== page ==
Nairobi Senator Edwin Sifuna calls for referendum on house tax debate
Nairobi Senator Edwin Sifuna has urged the government to allow Kenyans to have a say in the housing levy contribution through a public referendum.
Sifuna cast doubts the parliamentary process could not exhaust the debate on the controversial levy that could soon be introduced by President William Ruto’s government.
The housing levy, as outlined in the Finance Bill, 2023, suggests employees contribute three percent of their monthly salaries to support the government’s ambitious plan to provide affordable housing to the nation.
The proposal has sparked opposition from various quarters, with calls for the levy to be made a voluntary contribution instead.
Speaking during an interview on Citizen TV, Sifuna said the decision on such a significant financial burden should not be solely in the hands of the Members of Parliament (MPs) but rather be determined by the will of the people.
“It is only fair that Kenyans have the opportunity to directly vote on a matter that affects their hard-earned money and the prospects of affordable housing for themselves and future generations,”
Sifuna’s suggestion aligns with the sentiments expressed by a section of Kenyans who have been vehemently opposed to the mandatory housing levy.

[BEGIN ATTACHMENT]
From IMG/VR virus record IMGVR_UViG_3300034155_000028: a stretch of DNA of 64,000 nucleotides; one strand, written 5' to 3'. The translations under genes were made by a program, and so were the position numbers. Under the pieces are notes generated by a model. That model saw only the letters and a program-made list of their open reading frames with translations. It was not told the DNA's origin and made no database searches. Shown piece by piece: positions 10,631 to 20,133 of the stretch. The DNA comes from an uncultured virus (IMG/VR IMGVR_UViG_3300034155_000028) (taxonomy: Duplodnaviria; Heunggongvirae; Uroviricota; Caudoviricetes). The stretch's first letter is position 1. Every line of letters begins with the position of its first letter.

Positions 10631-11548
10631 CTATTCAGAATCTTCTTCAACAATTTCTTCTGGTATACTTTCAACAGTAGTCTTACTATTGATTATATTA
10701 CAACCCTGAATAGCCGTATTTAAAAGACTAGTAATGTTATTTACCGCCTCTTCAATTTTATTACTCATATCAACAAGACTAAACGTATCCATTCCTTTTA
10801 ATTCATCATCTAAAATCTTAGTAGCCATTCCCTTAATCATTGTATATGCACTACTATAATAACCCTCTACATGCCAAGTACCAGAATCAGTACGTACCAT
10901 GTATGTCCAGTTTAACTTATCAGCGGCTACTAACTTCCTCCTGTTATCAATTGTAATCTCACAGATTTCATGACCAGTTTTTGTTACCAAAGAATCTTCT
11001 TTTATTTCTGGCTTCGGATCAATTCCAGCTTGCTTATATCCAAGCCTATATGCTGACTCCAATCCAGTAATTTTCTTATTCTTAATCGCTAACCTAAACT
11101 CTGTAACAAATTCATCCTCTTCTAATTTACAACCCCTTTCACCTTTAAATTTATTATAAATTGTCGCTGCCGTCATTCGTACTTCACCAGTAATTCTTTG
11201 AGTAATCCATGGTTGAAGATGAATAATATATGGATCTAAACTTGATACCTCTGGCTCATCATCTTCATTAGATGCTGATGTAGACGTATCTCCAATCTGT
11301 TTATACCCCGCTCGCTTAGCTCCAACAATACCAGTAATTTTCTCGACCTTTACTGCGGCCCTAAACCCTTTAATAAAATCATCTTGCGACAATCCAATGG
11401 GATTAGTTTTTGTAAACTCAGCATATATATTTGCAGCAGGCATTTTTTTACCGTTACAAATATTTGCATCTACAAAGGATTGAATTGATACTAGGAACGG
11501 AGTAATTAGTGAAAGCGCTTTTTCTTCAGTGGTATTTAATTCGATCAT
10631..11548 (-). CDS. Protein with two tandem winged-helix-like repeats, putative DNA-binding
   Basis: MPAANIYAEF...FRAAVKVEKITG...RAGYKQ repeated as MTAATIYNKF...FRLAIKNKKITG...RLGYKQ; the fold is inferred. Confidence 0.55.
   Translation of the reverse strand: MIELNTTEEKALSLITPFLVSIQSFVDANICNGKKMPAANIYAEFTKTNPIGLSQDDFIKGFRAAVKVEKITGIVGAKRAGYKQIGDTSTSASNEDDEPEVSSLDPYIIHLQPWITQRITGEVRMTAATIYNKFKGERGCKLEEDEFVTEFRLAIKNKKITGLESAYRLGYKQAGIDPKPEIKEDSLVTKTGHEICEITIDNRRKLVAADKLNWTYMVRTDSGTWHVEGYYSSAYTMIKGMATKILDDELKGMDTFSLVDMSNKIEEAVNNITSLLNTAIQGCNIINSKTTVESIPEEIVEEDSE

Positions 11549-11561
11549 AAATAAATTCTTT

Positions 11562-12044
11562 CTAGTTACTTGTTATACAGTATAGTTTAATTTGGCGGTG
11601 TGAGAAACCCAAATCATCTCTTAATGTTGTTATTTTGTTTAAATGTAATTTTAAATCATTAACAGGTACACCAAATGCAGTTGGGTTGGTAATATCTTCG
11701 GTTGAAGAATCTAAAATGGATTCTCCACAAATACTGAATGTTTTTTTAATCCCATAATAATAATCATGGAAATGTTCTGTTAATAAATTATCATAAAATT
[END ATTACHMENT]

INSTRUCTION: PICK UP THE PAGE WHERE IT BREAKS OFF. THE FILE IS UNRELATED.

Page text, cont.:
Critics argue it places an additional financial burden on already struggling citizens, particularly those in low-income brackets.
The senator’s call for a public referendum has sparked mixed reactions among politicians, experts, and the general public. Supporters assert that it would promote democratic participation, allowing the voices of Kenyans to be heard directly.
However, critics argue a referendum would require substantial logistical planning and might delay the implementation of the government’s affordable housing agenda.
Sifuna also explained that Kenyans do not enjoy settling in informal areas but are led in that direction owing to the low income they receive.
In vouching for this levy on Kenyans, President Ruto explained that 6 million Kenyans reside in slums and are in need of affordable housing. He urged Kenyans to sacrifice their income to ensure their compatriots live in a better environment.